I'm afraid your metaphor escapes me but it sounds like it would be very humorous. Iduali?
    Analord
     
    Posts: 13
    Joined: 09 Dec 2011 06:07

    Re: Why were the Atreides such a threat?

    Postby lotek » 09 Dec 2011 08:02

    the Cast Out, the water-stealers, where the forum got its name from.
    If they found a wanderer in the desert they'd kill him and steal his water, but if you haven't encountered them in the books yet I can't say much more without spoilers.
    Spice is the worm's gonads.
    User avatar
    lotek
     
    Posts: 5734
    Joined: 28 Jul 2009 08:33

    Re: Why were the Atreides such a threat?

    Postby Analord » 09 Dec 2011 08:11

    Ah yes. That's what would have happened to Jessica and Paul if they had not 'responded' properly to the fremen attacking them?
    Analord
     
    Posts: 13
    Joined: 09 Dec 2011 06:07

    Re: Why were the Atreides such a threat?

    Postby lotek » 09 Dec 2011 08:15

    yes. There was a subtle difference with the Cast Out but same thing, spoilers.
    Spice is the worm's gonads.
    User avatar
    lotek
     
    Posts: 5734
    Joined: 28 Jul 2009 08:33

    Re: Why were the Atreides such a threat?

    Postby Crysknife » 09 Dec 2011 23:21

    But in the end, it doesn't matter why the emperor disliked House Atreides, it only mattered that the Fremen higher plan was in force. Which meant Paul would be there at that moment no matter what.
    Image
    User avatar
    Crysknife
     
    Posts: 593
    Joined: 09 Feb 2008 02:15
    Location: SLC, punk

    Re: Why were the Atreides such a threat?

    Postby A Thing of Eternity » 10 Dec 2011 05:02

    The question of why did the Emperor feel they were such a threat that he'd undertake the plan we saw in Dune isn't relevant to the plot - it's relevant to the writing itself. I think we've had a number of perfectly good explanations here.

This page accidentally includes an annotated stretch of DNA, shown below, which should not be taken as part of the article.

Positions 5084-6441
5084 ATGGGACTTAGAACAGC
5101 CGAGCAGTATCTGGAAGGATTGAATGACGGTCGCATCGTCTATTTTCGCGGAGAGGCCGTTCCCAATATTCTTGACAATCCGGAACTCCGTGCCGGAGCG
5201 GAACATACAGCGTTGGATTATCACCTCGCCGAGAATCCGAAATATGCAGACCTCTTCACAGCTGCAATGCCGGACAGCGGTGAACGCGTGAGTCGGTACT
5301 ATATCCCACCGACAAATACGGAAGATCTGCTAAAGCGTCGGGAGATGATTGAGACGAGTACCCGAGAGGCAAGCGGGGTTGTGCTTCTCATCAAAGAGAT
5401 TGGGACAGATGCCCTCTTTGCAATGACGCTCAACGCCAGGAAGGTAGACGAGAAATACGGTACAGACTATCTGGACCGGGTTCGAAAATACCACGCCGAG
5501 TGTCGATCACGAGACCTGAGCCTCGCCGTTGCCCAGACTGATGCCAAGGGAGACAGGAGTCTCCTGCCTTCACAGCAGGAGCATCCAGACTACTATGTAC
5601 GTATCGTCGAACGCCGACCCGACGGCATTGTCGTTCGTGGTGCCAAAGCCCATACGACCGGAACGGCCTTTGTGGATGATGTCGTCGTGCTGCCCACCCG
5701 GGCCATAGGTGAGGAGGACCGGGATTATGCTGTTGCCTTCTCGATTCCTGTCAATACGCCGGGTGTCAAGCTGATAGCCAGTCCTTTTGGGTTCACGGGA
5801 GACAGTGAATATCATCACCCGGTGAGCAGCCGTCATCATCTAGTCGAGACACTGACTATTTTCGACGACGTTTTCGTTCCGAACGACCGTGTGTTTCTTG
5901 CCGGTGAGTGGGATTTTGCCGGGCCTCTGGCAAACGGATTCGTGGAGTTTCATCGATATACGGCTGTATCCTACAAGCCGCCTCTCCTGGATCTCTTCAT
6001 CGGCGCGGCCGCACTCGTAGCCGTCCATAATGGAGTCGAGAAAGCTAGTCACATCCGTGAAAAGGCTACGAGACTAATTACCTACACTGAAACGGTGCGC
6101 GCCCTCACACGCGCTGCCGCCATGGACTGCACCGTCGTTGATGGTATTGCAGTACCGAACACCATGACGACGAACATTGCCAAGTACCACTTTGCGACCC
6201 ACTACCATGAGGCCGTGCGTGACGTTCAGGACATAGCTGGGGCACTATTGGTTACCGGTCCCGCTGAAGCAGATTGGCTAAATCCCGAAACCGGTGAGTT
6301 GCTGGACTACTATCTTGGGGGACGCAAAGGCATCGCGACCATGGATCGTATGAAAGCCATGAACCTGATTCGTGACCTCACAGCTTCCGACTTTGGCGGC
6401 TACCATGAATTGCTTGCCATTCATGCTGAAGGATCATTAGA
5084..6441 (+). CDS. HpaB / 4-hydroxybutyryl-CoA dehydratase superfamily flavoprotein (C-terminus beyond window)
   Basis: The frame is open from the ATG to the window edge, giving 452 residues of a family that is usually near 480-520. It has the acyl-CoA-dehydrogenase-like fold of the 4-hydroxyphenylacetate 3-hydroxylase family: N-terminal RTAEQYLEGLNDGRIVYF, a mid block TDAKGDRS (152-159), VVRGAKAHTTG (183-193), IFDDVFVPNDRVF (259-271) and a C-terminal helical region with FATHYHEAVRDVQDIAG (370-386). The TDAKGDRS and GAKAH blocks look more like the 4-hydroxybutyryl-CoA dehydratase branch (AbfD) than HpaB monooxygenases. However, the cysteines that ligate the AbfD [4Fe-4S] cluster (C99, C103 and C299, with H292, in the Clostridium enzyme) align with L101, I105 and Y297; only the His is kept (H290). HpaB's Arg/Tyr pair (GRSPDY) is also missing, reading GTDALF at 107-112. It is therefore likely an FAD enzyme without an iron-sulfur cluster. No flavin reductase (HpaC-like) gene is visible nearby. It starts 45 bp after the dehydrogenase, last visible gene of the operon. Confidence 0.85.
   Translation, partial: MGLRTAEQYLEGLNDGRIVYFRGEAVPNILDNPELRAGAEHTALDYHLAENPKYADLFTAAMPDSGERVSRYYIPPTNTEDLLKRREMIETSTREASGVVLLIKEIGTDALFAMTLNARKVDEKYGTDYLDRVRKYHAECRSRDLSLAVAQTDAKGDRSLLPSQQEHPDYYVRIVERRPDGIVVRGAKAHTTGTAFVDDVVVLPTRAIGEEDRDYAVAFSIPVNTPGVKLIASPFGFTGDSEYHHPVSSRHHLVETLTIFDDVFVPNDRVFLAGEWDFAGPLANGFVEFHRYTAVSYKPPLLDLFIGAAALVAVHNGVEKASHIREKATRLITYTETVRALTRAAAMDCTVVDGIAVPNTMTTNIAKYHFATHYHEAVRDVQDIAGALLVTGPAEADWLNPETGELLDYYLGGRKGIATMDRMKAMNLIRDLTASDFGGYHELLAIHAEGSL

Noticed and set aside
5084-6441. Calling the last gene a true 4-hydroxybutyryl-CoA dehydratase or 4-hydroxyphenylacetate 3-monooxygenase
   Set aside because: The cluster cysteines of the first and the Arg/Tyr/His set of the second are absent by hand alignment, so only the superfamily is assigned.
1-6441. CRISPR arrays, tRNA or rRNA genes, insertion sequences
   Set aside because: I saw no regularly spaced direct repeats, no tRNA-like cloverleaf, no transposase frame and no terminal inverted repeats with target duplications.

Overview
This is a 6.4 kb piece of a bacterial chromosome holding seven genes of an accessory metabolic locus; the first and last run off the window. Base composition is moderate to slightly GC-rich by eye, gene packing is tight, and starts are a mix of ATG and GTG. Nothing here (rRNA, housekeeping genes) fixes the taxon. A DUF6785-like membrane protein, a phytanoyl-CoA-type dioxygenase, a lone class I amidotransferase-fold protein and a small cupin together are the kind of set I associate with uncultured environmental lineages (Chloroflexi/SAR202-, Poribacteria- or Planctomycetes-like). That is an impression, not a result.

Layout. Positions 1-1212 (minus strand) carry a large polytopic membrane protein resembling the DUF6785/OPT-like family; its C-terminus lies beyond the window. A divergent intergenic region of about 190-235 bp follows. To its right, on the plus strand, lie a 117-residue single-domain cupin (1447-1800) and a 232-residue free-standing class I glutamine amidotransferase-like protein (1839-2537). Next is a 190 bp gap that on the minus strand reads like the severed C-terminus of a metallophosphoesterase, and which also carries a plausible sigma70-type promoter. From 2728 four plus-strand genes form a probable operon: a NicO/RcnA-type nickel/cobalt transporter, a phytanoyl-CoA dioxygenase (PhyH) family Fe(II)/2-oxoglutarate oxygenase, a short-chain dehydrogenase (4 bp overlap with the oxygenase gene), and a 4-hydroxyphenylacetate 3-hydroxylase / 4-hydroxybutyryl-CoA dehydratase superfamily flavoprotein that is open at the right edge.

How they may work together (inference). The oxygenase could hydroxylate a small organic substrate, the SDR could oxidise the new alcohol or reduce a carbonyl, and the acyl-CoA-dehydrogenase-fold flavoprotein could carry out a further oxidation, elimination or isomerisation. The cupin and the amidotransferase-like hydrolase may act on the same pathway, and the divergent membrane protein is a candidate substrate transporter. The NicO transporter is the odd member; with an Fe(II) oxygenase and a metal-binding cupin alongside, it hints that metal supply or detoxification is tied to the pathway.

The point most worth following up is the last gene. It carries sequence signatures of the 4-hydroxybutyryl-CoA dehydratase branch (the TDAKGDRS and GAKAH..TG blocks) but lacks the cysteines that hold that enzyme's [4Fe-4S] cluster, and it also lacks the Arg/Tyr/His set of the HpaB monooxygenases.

Image
    User avatar
    A Thing of Eternity
     
    Posts: 6090
    Joined: 08 Apr 2008 15:35
    Location: Calgary Alberta

    Re: Why were the Atreides such a threat?

    Postby Zedwardson » 23 Dec 2011 15:22

    Also I did not see it mentioned (Sorry if I missed it), but the Atreides were left with worn out spice equipment that was about to fall apart, and between breakdowns and buying new parts, the profit of spice mining would fall, and spice mining production shortfalls would damage many great houses CHOAM profits, and that would reduce the popularity of Duke Atreides greatly.
    I hear the wind blowing across the desert and I see the moons of a winter night rising like great ships in the void.
    User avatar
    Zedwardson
     
    Posts: 10
    Joined: 23 Dec 2011 11:54

    PreviousNext

    Return to ˱

    Who is online

    Users browsing this forum: No registered users and 6 guests

    cron